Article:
"But on the way toward success, there was a breaking point. It looked like I was doing well economically but false friends, bad investments and taking the wrong path made me lose everything. This hit me hard. When I just couldn't handle it anymore, I got up again and worked on the mistakes I'd made. I had a new vision of work and effort.
"I went through a lot of difficulties. I hit bottom financially and had only enough money to live from day to day. However, there's something that characterizes human beings and that's the capacity to start over when the going gets rough. I held my head high. I was perseverant and innovative and always had a vision for the future. I believed in myself and in what I could do.
"Little by little, I realized my work was valued and appreciated, so I worked hard to make it unique. I'm an observant man and, thank God, I can still paint. I feel a passion for what I do and I love knowing my designs can have a place in the homes of people who enjoy the beauty of reverse painted glass.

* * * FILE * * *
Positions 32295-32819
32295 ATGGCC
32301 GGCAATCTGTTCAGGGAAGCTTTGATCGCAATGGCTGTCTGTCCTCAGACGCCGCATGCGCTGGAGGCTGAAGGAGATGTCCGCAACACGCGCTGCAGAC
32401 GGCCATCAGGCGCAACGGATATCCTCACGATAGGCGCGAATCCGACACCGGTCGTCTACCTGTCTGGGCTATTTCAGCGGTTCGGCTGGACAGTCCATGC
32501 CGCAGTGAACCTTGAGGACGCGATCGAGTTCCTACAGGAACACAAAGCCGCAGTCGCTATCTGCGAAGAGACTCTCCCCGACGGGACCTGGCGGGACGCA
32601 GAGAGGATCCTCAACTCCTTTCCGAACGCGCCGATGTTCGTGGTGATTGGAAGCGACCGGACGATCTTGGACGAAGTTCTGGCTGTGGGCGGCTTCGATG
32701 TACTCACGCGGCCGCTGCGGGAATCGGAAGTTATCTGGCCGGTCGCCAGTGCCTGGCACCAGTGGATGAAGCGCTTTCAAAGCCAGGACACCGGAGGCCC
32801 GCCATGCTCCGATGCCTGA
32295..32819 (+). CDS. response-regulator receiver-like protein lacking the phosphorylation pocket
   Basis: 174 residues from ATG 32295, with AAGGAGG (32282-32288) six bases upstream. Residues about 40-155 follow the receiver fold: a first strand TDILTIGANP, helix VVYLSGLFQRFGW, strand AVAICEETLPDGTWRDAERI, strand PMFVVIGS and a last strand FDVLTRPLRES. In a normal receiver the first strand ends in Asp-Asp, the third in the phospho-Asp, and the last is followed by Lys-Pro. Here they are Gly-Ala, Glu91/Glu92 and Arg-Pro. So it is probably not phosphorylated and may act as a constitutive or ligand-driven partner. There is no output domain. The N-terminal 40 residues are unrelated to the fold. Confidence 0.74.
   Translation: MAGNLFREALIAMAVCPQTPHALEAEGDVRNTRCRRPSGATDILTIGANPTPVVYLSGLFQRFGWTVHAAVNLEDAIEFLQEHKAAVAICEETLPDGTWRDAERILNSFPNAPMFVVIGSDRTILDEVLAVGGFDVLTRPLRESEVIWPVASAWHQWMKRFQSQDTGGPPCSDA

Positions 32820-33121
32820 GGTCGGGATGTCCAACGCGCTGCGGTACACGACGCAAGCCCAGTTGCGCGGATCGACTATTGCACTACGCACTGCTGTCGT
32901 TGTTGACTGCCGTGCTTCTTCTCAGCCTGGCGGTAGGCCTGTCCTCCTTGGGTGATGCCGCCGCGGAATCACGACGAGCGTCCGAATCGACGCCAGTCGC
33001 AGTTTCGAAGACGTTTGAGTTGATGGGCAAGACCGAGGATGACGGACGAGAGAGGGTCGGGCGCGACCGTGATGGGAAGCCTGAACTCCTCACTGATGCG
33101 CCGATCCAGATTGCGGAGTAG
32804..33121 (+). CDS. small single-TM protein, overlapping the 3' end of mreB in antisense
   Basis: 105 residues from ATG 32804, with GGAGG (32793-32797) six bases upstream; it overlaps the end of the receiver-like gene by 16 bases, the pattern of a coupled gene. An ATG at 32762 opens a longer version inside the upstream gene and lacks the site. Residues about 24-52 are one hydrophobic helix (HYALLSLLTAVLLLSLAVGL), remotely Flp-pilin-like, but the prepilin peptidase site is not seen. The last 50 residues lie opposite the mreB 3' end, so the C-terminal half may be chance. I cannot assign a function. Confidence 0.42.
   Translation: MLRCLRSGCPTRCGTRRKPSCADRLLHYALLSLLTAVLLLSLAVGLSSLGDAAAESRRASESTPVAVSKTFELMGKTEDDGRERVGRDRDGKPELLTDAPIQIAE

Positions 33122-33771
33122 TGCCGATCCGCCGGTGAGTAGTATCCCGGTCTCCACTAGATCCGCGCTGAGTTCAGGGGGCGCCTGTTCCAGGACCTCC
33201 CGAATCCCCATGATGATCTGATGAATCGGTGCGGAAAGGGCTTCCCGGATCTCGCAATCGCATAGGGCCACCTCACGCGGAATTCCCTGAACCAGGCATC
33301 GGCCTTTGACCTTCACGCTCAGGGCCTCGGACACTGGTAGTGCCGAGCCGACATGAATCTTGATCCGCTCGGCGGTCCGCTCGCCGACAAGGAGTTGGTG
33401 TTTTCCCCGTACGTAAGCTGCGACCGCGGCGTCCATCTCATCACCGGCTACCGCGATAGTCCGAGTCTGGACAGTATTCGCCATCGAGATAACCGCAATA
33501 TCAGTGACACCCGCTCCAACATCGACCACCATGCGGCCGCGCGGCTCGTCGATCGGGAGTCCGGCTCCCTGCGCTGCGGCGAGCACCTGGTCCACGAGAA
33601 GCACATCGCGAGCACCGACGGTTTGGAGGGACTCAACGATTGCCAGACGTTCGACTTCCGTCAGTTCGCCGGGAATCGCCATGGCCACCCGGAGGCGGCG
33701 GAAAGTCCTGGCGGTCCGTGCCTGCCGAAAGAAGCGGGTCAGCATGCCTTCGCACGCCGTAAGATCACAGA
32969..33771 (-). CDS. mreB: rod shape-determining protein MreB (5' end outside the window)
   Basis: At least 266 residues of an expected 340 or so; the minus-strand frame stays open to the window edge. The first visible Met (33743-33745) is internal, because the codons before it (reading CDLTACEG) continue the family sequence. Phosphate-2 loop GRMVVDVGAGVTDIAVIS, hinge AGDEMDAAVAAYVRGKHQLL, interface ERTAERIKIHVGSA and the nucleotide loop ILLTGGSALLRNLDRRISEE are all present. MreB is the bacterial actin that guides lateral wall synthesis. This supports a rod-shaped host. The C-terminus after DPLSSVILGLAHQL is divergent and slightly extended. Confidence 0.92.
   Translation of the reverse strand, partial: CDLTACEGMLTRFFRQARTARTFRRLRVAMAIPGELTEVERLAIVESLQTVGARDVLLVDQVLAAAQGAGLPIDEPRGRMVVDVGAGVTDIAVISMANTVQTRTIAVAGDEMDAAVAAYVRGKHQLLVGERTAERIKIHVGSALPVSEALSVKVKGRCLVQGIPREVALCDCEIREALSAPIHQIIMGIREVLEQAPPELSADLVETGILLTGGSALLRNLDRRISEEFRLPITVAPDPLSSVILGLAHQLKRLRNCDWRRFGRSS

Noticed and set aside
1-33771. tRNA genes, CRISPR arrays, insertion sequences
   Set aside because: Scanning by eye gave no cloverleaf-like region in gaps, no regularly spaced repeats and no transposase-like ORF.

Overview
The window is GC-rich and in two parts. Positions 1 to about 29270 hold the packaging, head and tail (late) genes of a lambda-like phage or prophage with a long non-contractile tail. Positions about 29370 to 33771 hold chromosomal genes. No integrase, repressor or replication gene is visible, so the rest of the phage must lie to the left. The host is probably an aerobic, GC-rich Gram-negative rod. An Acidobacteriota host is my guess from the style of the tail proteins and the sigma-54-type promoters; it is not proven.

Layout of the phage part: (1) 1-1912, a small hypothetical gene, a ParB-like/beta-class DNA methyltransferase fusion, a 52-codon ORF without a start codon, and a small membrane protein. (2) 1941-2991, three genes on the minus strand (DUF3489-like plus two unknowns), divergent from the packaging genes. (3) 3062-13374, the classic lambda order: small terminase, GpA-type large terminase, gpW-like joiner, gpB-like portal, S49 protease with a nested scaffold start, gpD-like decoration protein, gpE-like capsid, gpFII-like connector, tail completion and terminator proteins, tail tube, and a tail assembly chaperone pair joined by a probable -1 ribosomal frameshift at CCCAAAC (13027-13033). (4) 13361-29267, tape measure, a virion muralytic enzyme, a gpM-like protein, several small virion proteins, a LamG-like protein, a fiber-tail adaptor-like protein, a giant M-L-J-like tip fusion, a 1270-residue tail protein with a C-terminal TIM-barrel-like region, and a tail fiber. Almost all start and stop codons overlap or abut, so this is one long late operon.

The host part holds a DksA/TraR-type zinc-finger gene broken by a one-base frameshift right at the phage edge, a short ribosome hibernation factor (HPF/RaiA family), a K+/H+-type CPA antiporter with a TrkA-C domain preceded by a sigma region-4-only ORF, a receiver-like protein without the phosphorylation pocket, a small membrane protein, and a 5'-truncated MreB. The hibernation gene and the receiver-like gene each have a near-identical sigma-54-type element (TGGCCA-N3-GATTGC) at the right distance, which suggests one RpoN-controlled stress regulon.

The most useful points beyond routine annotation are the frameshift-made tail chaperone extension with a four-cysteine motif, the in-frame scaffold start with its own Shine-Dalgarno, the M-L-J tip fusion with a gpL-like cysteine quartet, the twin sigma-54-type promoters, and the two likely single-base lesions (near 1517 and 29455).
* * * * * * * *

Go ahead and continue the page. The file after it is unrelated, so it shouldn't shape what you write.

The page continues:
"I find inspiration in the art of Peru's ancient cultures and in the natural world that surrounds us. In our varied climates and the images of our landscapes that live in my memory and in my heart. It is Peru's beauty and the exotic flora of her regions that inspires me to develop my work. And also the peace of my family motivates me.
"I ask God to give me life and health to continue doing what I love, to be a part of the lives of my children, and that this legacy continue through time to be a hallmark of our family. I want us to share it with the world.
"I believe that if we truly want to achieve our dreams, it is possible. All we have to do is work very hard and never lose sight of our goal.""